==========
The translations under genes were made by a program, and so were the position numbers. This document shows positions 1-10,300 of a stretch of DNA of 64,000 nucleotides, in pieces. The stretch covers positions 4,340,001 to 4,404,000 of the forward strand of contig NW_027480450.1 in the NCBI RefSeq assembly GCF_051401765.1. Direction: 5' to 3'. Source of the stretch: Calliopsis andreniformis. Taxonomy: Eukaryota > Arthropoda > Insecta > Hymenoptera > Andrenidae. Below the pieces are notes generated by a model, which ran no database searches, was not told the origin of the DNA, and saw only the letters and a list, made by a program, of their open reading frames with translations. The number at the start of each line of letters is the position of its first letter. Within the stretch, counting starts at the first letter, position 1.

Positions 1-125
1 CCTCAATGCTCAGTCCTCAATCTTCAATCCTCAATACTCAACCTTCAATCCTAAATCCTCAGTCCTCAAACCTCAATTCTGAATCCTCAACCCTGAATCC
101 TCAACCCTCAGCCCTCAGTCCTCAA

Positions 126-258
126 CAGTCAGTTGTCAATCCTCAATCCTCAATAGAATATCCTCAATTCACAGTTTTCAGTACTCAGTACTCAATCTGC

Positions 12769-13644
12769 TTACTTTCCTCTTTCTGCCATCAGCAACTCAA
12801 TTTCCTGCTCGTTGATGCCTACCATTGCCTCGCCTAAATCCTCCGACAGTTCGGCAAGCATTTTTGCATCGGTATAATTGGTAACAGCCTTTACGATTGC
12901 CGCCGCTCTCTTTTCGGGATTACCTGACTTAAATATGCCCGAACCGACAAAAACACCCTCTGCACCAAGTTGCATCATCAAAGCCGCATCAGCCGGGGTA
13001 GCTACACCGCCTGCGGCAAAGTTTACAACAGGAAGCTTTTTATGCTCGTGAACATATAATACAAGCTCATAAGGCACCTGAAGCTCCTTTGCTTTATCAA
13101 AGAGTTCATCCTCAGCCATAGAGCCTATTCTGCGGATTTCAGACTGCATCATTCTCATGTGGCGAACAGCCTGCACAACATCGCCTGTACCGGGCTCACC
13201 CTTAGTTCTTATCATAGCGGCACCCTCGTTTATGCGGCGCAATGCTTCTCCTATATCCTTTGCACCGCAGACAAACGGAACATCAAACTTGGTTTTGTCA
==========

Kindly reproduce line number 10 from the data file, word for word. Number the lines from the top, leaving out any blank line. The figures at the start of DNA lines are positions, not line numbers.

12901 CGCCGCTCTCTTTTCGGGATTACCTGACTTAAATATGCCCGAACCGACAAAAACACCCTCTGCACCAAGTTGCATCATCAAAGCCGCATCAGCCGGGGTA